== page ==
MISS PEREGRINE'S HOME FOR PECULIAR CHILDREN
When Jacob discovers clues to a mystery that spans different worlds and times, he finds Miss Peregrine's Home for Peculiar Children. But the mystery and danger deepen as he gets to know the residents and learns about their special powers.
Review by Louise Keller:
Firmly branded with Tim Burton's magnetic and distinctive stamp, this wondrous time-travel fantasy adventure is propelled by imagination and superb execution. I felt like a kid in a candy store who gets to sample everything. Based on a novel by Ransom Riggs and adapted by Jane Goldman, we are immediately drawn into the world that Burton creates, into the home for the so-named Peculiar Children, who boast unique talents: a bit like the X-Men, only weirder. Invisibility, super strength, weightlessness and igniting fire are some of the more ordinary 'talents'. The weirder ones include a boy who creates and controls the 'puppets' he brings to life from their inanimate state, the little girl whose shark-like jaw is hidden behind her Shirley Temple curls and the boy who can projects his dreams like a movie. Imagine the X-Men wandering into the Adams Family's home.
Then there is Miss Peregrine as portrayed by the hypnotic Eva Green (allegedly Burton's new muse), whose dark sensibilities, striking looks and swept up dark hair are enhanced by dramatic eye make up, regal posture and an elegant eccentricity. She smokes a pipe and carries a fob watch. Time is of the essence. As a rare 'ymbrine' with a talent to turn into a blue falcon (Green looks decidedly avian), her special skill is to manipulate time and create a 'loop', a groundhog-like 24 hours that requires careful maintenance as she protects her precious wards from the evil Hollows. Watch for Samuel L. Jackson in a delicious turn as the evil Barron with snow-white hair, bulging eyes to match and a full set of vampire-like fangs that look like a dentist's wet dream.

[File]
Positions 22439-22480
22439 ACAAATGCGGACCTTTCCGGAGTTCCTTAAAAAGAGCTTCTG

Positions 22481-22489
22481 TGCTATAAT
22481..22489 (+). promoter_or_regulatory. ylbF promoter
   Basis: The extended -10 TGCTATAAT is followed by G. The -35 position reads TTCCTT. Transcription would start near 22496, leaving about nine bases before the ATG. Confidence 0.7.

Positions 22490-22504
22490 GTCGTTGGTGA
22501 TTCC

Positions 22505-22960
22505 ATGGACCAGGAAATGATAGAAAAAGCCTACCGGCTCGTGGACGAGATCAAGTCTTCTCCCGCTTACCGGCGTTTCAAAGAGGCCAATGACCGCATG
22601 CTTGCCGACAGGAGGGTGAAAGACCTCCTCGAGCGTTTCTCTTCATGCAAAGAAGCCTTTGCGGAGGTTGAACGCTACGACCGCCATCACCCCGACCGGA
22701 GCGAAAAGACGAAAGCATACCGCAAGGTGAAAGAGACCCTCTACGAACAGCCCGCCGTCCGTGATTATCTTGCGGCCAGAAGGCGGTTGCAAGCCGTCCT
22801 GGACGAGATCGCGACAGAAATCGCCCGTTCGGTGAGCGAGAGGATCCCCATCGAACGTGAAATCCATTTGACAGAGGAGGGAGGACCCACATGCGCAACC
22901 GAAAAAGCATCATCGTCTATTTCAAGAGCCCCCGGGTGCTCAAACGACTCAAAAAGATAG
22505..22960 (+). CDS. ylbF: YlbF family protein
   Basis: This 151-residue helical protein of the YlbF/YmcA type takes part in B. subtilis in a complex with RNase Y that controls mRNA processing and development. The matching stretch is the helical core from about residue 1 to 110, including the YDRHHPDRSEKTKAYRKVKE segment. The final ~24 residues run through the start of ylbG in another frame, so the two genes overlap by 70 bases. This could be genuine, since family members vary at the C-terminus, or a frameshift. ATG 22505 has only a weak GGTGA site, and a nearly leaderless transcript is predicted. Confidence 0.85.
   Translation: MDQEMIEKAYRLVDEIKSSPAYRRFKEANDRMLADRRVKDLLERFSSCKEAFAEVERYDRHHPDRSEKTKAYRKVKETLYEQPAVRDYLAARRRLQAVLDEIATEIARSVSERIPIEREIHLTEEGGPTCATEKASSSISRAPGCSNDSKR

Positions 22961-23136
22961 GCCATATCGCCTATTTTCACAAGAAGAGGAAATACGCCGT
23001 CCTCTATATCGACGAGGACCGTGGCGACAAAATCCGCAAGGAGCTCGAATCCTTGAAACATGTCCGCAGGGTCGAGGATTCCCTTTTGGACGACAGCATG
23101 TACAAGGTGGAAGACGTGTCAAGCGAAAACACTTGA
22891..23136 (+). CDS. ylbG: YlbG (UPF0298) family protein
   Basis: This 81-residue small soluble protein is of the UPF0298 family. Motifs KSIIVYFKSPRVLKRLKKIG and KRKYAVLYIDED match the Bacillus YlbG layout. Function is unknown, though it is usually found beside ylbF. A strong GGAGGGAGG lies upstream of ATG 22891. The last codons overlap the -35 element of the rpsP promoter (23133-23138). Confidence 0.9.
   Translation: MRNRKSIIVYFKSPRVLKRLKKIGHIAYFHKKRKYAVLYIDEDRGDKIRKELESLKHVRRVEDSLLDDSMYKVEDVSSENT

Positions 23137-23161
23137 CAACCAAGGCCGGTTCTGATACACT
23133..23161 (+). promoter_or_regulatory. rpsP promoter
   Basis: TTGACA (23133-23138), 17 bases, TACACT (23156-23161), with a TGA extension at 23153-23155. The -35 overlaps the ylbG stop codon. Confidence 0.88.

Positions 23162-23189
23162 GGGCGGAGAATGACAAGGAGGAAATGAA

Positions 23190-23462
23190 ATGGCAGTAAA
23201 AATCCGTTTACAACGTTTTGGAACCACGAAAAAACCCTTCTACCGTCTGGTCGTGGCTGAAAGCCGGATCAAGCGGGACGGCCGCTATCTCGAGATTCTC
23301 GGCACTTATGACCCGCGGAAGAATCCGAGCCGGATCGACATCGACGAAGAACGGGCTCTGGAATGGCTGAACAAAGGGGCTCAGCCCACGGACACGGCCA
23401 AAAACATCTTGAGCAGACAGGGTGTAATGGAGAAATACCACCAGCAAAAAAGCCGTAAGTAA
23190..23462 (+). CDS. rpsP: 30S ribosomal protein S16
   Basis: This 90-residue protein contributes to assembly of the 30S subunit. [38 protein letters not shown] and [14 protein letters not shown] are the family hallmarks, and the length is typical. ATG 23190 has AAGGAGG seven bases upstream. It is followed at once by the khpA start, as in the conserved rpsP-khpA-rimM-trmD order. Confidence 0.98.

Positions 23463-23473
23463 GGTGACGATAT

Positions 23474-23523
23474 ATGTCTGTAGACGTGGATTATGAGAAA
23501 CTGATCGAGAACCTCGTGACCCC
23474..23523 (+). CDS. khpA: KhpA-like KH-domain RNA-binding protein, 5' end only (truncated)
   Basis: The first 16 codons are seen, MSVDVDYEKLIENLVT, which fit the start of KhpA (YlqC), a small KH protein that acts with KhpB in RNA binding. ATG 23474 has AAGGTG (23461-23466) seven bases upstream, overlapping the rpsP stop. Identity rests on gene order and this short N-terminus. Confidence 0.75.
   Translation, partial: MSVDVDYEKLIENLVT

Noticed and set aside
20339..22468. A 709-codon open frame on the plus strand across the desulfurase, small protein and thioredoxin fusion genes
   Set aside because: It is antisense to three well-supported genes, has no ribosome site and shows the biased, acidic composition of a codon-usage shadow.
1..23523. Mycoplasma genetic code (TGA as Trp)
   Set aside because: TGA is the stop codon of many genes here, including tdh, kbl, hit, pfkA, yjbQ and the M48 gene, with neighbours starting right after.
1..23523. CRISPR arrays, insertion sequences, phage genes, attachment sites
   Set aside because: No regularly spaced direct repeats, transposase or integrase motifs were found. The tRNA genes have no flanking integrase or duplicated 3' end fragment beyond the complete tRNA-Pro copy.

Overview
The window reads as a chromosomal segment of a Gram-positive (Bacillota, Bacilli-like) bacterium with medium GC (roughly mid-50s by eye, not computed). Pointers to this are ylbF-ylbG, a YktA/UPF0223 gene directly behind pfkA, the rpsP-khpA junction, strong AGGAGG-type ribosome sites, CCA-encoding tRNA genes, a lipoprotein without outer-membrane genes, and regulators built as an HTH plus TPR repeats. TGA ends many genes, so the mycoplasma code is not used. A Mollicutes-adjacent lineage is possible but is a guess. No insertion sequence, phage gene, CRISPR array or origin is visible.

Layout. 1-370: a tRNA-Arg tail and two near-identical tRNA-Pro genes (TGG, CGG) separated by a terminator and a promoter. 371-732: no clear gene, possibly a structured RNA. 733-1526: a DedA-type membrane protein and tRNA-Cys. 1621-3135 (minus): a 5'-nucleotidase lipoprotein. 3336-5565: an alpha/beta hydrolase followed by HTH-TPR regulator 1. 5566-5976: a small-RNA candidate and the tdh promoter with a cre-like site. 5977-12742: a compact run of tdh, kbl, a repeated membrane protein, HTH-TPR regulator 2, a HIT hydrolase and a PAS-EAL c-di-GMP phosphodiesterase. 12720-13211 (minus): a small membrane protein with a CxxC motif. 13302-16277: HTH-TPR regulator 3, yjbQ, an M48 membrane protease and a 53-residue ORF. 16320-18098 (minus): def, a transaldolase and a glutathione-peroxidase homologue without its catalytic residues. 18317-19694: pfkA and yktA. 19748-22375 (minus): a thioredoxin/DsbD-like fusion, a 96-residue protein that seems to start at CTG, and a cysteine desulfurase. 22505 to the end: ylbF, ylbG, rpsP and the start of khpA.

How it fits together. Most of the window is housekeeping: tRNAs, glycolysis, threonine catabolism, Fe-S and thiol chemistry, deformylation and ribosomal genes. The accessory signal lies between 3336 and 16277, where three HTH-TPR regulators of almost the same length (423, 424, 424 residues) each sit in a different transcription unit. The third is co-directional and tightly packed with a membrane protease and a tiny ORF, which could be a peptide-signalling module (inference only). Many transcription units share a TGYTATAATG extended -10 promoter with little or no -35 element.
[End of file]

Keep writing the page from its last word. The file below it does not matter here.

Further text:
Asa Butterfield (Hugo, Ender's Game), with his endearing baby face and long limbs is perfect as Jacob the protagonist, whose trauma involving his paranoid, demented grandfather (Terence Stamp, in fine form) sends him to a little island off the coast of Wales with his un-empathetic father (Chris O'Dowd), where the elements of time travel kick in. The action flits from the present to a specific day in 1943, where Miss Peregrine controls the 'loop' with clockwork precision. The all-important transition to 1943 is seamless, allowing us to 'believe', the most important aspect of any fantasy. There's a nice vibe between Jake and Emma (Ella Purnell), a pretty blonde nymph who wears weighted platform shoes to keep her grounded in an implied romance.
Everything is a little off kilter, from the music chords to the action which becomes more and more bizarre, offering memorable moments like Jackson gobbling up eye-balls in a search for eternal life and skeletons brought to life in a spectacular finale at Blackpool Pier. Special effects are magical as all the elements are beautifully interwoven. Discover the wonderful world of Tim Burton's Miss Peregrine for yourself. It is one of those films that allows the mind to open up to endless possibilities.
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MISS PEREGRINE'S HOME FOR PECULIAR CHILDREN (M)
(US, Belgium, UK, 2016)
CAST: Eva Green, Samuel L. Jackson, Asa Butterfield
PRODUCER: Peter Chernin, Jenno Topping
DIRECTOR: Tim Burton
SCRIPT: Jane Goldman (screenplay), Ransom Riggs (novel)
CINEMATOGRAPHER: Bruno Delbonnel
EDITOR: Chris Lebenzon
MUSIC: Michael Higham, Matthew Margeson
PRODUCTION DESIGN: Gavin Bocquet
RUNNING TIME: 127 minutes
AUSTRALIAN DISTRIBUTOR: 20th Century Fox
AUSTRALIAN RELEASE: September 29, 2016